British Waterfowl Association

White-headed Duck

White-headed Duck swimming
White-headed Duck — Alex Levitskiy
White-headed Ducks
White-headed Ducks — Morag Jones

The White-headed Duck is a globally threatened species with a world population of only 10,000. Around 2,500 of these are found in Spain – the population having recovered from near extinction in the 1970s. The main risk to the survival of the White-headed Duck is hybridisation with the introduced North American Ruddy Duck. Ruddy Ducks were introduced to the UK in the 1940s. They established a feral population after some escaped and this numbered 6,000 by January 2000. Around 95% of the feral European population was thought to occur in the UK and in 2005 an eradication programme commenced here. By 2016 the feral population was estimated to be down to around 100 birds. The cull was not without controversy, but the objective of this programme was to eradicate Ruddy Ducks in Europe, to ensure the continued survival of the White-headed Duck as a distinct species.

Oxyura leucocephala

This distinctive stifftail duck breeds in Spain, North Africa and Western Asia. Like all stifftails, the White-headed Duck is heavily aquatic and due to its adaptations for diving, struggles to walk on land. The plumage of the male and female is similar outside of the breeding season, an overall brown russet colour with streaks of white on the cheeks. During the breeding season the male develops larger areas of white on his head, and its beak becomes swollen at the base and turns bright blue.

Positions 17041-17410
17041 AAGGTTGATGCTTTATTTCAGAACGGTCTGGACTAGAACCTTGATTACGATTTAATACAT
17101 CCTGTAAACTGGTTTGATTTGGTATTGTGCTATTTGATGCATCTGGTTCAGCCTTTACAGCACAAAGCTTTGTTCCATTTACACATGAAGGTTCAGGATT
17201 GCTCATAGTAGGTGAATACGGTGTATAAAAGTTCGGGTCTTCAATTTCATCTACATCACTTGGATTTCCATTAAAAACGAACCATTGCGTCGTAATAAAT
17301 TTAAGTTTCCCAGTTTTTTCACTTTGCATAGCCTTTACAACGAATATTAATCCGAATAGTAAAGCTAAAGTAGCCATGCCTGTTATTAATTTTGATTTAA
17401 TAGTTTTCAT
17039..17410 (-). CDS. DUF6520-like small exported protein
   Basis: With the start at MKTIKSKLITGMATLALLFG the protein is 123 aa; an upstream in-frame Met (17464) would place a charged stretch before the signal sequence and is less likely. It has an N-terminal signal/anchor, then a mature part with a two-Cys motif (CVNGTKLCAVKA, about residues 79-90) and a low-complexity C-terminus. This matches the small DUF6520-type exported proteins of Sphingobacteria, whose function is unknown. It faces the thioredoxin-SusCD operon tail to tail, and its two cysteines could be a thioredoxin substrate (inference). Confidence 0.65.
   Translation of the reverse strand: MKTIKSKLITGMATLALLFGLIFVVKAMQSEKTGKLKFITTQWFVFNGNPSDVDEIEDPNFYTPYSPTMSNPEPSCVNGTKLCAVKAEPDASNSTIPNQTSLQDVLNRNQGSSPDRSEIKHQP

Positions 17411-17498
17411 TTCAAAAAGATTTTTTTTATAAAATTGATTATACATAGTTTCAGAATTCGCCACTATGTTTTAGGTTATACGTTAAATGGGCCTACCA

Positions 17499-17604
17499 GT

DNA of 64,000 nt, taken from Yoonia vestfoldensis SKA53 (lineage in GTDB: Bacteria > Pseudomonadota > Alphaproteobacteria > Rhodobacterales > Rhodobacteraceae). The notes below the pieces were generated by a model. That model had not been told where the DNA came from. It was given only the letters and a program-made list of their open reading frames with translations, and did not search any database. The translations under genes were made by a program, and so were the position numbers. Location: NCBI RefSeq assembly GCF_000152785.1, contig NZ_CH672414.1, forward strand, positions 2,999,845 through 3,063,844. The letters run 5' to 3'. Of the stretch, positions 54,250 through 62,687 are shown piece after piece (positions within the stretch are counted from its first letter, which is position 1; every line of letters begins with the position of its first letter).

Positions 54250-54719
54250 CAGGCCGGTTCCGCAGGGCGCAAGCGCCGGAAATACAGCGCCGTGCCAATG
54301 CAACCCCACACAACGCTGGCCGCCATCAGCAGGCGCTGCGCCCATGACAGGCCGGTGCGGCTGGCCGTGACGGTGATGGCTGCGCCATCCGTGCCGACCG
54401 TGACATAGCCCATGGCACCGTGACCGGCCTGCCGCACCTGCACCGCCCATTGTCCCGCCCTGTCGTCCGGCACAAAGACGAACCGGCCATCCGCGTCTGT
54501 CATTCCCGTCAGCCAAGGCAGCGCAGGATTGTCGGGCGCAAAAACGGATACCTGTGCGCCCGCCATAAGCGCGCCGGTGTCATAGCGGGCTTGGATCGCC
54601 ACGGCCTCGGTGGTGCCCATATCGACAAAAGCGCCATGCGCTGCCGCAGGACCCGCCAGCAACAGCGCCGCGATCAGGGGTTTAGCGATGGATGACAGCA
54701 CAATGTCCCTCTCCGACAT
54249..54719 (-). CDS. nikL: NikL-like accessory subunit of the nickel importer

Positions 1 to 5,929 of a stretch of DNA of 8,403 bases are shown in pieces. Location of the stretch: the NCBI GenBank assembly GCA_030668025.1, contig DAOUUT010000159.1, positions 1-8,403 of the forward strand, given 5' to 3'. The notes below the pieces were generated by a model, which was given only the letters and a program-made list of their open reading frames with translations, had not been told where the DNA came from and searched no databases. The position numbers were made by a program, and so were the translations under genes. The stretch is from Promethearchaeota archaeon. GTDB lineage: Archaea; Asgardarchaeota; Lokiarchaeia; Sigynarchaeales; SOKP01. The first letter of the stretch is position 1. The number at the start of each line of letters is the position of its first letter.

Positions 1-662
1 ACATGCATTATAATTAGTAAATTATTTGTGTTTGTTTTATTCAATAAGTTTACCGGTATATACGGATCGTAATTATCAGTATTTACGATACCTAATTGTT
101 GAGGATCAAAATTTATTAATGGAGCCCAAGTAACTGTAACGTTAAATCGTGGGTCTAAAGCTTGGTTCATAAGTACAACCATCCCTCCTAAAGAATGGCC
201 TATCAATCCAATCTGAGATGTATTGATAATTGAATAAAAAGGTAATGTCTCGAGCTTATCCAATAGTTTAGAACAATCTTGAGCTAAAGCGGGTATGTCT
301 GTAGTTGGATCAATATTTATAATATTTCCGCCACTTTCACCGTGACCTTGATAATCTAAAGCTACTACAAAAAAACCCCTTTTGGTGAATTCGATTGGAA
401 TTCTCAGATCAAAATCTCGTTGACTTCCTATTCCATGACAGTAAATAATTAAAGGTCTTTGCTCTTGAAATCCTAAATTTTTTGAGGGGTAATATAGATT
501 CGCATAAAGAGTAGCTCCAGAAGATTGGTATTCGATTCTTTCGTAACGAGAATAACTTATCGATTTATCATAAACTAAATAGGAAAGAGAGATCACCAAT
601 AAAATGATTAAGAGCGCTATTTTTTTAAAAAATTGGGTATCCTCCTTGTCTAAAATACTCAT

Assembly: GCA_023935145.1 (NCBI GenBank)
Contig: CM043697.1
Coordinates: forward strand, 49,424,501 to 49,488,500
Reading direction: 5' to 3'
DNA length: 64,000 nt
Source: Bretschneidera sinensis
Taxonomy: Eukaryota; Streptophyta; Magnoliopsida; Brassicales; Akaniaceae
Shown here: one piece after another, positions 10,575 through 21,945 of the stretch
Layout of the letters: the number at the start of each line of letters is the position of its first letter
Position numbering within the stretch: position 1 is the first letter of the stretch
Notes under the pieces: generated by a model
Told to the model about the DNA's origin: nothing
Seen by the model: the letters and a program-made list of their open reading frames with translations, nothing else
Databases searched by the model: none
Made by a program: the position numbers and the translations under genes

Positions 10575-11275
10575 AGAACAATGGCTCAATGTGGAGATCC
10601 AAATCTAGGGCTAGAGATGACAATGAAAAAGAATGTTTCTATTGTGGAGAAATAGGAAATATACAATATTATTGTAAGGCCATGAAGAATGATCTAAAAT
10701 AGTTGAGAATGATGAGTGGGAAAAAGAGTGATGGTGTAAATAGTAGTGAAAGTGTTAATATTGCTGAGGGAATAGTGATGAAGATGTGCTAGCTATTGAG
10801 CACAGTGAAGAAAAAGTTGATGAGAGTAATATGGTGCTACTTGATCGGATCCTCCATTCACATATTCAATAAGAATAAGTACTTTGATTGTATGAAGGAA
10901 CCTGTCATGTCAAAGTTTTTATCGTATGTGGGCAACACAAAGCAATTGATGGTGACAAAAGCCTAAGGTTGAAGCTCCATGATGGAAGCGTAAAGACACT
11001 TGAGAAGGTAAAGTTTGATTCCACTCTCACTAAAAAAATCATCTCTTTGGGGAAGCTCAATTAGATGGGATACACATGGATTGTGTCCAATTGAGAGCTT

White-headed Duck tail up
White-headed Duck — Jonathan Beilby
White-headed Duck — Dan Aldersley

The loss of wetlands and hybridisation with the introduced North America Ruddy Ducks (NARD), led to a rapid population decline and the classification of Endangered for the White-headed Duck. Efforts to eradicate NARDS as well as hybrid birds, has led to populations in Spain and North Africa stabilising.

A waterfowl oddball, with a striking nuptial plumage, personable behaviour and amazing conservation success story.

Ring Size


This size is only a guide. Please read more about ringing here.

Preferring large areas of freshwater with dense vegetation, this species builds well-constructed nests from plant matter. Like other stifftails and whistling ducks, the nest is not lined with down. The female lays between 3-5 large white eggs and ferociously defends it during the entire incubation period of about 25 days.


Prum, Richard & Torres, Rodolfo. (2003). Structural colouration of avian skin: Convergent evolution of coherently scattering dermal collagen arrays. The Journal of experimental biology. 206. 2409-29. 10.1242/jeb.00431.